How The Closing Process Works - A Checklist Of The Critical Steps

By: Thomas Cook

How The Closing Process Works - A Checklist Of The Critical Steps

Now that you’ve accepted a buyer’s offer, there are still a few offer details that must happen. 
First, any conditions that the buyer, or you, have inserted into the offer must be satisfied and either a Waiver or a Notice of Fulfillment must be signed by the relevant party. 
Typical buyer conditions could be to arrange financing, have a home inspection, a satisfactory review of the condo Status Certificate or even sometimes conditional on having the offer reviewed by the buyer’s lawyer.
Once those have been signed, your sale is now considered to be ‘firm and binding’.
The buyer’s deposit with their offer - typically about 5% of the purchase price - needs to be delivered almost immediately after offer acceptance to your listing broker’s office and deposited into their trust account. 
Their offer deposit is credited towards the buyer’s total down payment and closing costs.  If the buyer doesn’t provide that deposit, the sale may be in trouble.
Once all the conditions have been removed and the buyer’s deposit is now in the possession of your listing agent’s office, you can start to relax a bit.  Your home is sold.
BUT, the fun isn’t over just yet.  Now your lawyer must close the transaction on your behalf.
What Happens Next…
You now need to choose a lawyer to represent you to close the sale.  We always ask ‘Do you have a family lawyer that you’ve used in the past?’. 
If not we’ll recommend two names, have you contact both of them to see who you feel most comfortable with and then we’ll forward all the offer documentation on to them.
Lawyers usually need a minimum of 10 days to two week’s notice to close your sale on time, although the most common closing period is typically between 30 to 60 days.
During that closing period, whatever length of time it is, it’s going to be busy for you.  You’ll need to pack, organize a moving truck, reserve your condo elevator for the moving day and change over all the billing addresses for credit cards, your bank, driver’s license and so on.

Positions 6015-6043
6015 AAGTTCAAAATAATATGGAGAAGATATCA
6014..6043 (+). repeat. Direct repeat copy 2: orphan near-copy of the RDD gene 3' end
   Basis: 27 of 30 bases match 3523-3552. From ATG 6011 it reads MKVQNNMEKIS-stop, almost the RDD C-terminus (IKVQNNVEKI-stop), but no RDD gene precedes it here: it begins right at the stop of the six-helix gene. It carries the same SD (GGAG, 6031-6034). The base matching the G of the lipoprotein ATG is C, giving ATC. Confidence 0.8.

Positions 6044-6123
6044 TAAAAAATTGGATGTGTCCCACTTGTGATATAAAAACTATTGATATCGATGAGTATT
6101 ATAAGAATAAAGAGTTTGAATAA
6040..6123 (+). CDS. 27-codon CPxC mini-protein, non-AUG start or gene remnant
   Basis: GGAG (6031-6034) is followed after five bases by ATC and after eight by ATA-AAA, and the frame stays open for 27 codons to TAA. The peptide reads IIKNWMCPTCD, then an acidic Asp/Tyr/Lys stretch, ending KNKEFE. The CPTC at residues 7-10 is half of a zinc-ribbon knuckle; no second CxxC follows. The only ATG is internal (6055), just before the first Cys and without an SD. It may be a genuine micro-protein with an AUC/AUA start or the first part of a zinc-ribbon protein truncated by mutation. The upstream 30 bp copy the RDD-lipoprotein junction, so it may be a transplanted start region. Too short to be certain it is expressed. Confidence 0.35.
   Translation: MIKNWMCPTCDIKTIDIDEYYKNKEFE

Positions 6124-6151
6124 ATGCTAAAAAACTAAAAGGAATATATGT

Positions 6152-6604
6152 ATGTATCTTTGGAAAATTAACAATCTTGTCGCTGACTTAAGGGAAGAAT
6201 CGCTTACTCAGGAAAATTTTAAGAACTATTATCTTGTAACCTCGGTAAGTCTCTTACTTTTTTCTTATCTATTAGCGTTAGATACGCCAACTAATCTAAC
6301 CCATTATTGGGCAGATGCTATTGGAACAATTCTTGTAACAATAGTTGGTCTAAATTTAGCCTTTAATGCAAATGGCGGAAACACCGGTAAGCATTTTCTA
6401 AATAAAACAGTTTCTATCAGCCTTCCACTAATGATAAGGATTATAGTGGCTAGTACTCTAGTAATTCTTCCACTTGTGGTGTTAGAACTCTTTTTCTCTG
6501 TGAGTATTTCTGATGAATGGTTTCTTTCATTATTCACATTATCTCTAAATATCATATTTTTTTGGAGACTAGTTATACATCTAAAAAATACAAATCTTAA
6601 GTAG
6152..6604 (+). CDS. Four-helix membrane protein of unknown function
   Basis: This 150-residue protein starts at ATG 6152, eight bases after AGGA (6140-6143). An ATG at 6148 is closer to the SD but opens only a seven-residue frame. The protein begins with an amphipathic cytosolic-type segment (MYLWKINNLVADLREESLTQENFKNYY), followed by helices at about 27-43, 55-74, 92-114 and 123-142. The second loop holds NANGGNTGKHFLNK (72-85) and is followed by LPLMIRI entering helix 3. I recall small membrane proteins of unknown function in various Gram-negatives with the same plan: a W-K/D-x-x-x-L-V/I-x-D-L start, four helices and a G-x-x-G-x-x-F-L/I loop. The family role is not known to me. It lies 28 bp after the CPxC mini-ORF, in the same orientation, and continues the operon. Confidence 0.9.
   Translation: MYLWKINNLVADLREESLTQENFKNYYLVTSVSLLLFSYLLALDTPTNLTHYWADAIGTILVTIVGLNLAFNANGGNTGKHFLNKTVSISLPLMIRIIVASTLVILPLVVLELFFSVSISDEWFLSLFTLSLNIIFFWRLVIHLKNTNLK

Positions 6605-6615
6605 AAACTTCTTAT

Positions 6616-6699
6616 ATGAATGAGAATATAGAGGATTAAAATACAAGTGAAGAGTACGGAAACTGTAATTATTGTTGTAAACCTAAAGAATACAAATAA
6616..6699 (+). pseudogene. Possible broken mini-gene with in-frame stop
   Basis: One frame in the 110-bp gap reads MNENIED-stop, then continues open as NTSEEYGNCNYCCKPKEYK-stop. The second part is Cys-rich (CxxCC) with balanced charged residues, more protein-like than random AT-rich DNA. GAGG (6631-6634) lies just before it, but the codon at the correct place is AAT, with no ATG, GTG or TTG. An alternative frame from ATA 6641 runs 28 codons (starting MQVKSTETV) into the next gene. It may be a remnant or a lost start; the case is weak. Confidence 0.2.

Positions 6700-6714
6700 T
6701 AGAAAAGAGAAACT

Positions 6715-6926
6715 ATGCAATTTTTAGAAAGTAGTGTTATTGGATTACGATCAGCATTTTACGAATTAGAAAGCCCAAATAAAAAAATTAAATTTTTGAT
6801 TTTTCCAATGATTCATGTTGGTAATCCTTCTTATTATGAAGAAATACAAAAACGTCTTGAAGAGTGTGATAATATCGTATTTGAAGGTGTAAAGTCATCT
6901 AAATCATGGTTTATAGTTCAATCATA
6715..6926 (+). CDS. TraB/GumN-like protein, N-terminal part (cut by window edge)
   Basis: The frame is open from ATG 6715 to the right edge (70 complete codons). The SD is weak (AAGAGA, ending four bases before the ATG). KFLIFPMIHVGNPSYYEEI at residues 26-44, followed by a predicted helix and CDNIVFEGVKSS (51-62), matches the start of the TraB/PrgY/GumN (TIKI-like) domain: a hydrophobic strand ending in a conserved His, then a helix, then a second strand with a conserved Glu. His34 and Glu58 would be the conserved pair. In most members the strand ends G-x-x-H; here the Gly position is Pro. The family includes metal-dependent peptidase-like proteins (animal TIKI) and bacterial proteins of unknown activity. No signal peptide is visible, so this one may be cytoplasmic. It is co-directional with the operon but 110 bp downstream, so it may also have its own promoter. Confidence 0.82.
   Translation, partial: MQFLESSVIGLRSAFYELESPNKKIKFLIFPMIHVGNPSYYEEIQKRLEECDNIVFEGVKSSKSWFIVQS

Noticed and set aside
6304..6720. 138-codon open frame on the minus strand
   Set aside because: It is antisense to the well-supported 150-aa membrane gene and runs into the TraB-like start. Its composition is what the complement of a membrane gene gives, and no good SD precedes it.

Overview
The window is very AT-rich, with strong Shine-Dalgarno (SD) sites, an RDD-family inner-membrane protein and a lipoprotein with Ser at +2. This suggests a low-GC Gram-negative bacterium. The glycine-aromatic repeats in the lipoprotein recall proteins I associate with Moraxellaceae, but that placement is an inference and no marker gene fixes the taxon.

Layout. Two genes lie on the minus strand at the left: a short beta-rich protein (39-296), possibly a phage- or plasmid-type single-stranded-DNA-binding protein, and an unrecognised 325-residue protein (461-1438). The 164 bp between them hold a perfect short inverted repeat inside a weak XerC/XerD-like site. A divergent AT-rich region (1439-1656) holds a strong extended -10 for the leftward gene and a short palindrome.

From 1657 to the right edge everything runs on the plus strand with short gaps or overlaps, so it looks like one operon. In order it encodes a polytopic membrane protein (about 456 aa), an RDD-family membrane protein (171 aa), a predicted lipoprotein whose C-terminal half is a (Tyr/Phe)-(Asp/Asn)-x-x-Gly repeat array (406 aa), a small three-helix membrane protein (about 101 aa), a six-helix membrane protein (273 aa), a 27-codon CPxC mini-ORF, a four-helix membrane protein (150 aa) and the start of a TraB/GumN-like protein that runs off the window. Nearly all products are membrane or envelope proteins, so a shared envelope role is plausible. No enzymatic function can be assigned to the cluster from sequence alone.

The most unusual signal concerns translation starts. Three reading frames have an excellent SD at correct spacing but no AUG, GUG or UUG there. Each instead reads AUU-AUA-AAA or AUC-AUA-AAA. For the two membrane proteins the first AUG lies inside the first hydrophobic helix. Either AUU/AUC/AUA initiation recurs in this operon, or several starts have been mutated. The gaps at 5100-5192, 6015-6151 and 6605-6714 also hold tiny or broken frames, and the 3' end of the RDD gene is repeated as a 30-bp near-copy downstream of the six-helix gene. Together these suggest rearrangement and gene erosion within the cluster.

We have a Moving Checklist that we send out to our clients to help keep them organized.
Meanwhile your lawyer gets in touch with your mortgage lender to get a discharge statement.  They’ll be communicating with the buyer’s lawyer to coordinate the closing and transfer of funds. 
Finally, with all the loose ends organized, you’ll set a time to go and meet with your lawyer in person a day or two before the completion date to sign all the closing documents.
In the event you’re not in town for this part, your lawyer can arrange to courier all the paperwork to you and have you sign it with your local attorney and then courier everything back to the Toronto lawyer’s office.
On the closing day, the buyer’s lawyer wire transfers the balance owed by the purchaser into your lawyer’s trust account and then both lawyers go online and electronically transfer the title from your name into the buyer’s name.  Now the sale is complete.
The seller’s lawyer will then cut a cheque to the listing broker’s office to pay for any balance of commission due over and above the amount of the deposit already being held by them. 
If the listing brokerage is holding a deposit larger than what’s owed, the real estate broker’s office will cut a cheque to the seller for the overage.
If you’re just selling, you will make arrangements for your lawyer to transfer the balance of funds over to your bank account after all closing costs have been paid - see the ‘Closing Costs’ chapter to see how those are broken down. 
If you are purchasing another property at the same time, your lawyer will then, with your permission, take the funds from your sale and apply them to that purchase.

Thomas Cook

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